Telephone trading: The confidence of dealing with SCHNIGGE

Because off-exchange trading is inherently less transparent for the end investor, the reliability of the parties involved in telephone trading is extremely important. In dealing with SCHNIGGE, banks and the investors which they serve enjoy the safety of trading with a counterparty which is a long-standing stock exchange member and which fulfils the stringent requirements of the exchanges of which it is a member, of the exchange supervisory authorities, and of the German Federal Financial Supervisory Authority (BaFin).

The term “telephone trading” is broadly used to describe the entire spectrum of trading directly between banks, particularly in unlisted or “over-the-counter” (OTC) instruments. In principle, the parties to the trade simply agree on a price for the number of shares or securities to be traded, and the trade is complete. Traditionally, this kind of trading was done over the telephone. Today, although more and more of this interbank trading is being done electronically, i.e. by means of electronic communication networks (ECN), it is still commonly referred to as “telephone trading”.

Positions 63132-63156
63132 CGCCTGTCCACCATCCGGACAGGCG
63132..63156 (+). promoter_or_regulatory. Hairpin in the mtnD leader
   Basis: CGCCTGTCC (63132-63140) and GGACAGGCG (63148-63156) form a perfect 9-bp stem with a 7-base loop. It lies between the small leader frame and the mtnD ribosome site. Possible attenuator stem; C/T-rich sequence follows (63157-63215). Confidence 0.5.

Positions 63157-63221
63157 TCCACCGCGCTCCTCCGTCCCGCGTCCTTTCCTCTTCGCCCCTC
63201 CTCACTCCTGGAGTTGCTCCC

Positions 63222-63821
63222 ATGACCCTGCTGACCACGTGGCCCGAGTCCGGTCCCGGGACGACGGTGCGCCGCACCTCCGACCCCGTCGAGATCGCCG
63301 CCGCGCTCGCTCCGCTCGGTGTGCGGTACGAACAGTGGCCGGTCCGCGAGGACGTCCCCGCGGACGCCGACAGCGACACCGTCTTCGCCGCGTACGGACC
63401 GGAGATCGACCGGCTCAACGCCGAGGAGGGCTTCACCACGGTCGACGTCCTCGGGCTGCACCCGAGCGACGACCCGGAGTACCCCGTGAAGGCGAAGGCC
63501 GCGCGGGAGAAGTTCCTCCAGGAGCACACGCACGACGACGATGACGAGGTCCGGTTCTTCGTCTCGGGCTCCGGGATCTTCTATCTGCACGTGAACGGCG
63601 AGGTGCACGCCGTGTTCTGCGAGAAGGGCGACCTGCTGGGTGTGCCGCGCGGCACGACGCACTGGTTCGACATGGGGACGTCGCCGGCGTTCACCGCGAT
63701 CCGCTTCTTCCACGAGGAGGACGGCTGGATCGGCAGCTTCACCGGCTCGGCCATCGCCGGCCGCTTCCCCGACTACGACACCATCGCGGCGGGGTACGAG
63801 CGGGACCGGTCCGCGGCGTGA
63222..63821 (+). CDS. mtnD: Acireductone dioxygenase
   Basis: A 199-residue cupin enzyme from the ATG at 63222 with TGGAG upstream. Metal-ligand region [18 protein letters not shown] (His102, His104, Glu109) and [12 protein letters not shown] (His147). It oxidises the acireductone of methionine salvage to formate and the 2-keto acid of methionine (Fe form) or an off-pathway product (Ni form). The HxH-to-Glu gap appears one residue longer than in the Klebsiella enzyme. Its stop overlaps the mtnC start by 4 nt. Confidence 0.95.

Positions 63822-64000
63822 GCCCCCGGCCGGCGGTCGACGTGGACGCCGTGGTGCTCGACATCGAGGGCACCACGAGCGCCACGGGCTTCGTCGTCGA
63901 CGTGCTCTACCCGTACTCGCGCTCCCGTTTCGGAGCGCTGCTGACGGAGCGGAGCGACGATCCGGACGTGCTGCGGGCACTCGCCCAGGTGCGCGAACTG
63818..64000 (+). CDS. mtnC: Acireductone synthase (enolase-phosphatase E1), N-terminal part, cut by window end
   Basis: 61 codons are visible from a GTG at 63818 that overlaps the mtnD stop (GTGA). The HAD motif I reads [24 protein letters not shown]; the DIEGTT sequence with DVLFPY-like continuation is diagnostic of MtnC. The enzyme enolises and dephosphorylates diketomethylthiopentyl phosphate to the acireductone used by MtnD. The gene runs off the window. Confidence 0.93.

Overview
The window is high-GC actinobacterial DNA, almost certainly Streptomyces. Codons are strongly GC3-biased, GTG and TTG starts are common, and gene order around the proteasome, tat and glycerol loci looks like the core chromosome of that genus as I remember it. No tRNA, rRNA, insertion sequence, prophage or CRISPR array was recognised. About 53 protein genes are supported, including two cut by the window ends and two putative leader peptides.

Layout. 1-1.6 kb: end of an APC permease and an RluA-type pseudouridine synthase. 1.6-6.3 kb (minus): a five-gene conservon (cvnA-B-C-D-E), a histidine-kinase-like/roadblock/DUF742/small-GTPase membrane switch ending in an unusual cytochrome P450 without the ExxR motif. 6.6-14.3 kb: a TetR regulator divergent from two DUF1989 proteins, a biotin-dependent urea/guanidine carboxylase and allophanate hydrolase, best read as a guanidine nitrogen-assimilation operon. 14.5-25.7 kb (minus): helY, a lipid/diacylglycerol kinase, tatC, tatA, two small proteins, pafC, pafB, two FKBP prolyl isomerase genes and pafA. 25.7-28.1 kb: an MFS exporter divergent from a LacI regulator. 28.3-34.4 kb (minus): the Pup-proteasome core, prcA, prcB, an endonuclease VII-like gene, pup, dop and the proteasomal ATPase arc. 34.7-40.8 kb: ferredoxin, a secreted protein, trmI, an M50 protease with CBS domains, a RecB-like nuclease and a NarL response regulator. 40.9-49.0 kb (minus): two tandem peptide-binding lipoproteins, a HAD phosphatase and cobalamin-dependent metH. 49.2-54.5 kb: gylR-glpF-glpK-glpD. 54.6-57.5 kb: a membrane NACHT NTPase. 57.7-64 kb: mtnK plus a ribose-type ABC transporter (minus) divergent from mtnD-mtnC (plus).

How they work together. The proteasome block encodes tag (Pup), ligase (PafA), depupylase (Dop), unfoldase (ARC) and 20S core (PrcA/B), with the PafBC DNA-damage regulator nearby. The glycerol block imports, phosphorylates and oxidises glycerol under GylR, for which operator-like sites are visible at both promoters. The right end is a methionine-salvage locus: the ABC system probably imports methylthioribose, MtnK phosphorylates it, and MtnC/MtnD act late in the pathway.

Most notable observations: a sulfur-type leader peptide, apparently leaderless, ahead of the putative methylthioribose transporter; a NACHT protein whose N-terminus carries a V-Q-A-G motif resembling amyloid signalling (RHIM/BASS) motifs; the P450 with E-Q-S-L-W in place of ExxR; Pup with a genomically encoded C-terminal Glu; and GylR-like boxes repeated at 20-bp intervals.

In this interbank market, specialized market makers such as SCHNIGGE publish bid and offer quotations on the internet or by way of financial information services, such as Bloomberg and Reuters. In contrast, however, to market maker quotations for exchange trading, the market maker is under no obligation to trade or to act as counterparty.

Telephone trading may be broadly divided into the following:

  1. Pre-opening or after-market trading of exchange-traded securities, i.e. trading outside of the trading hours of the exchange where the security is listed
  2. Off-exchange, “when issued” trading of forthcoming issues in shares (particularly pre-IPO trading ), bonds or warrants
  3. Trading in securities which are not listed for trading on an exchange (over-the-counter or “OTC” securities)

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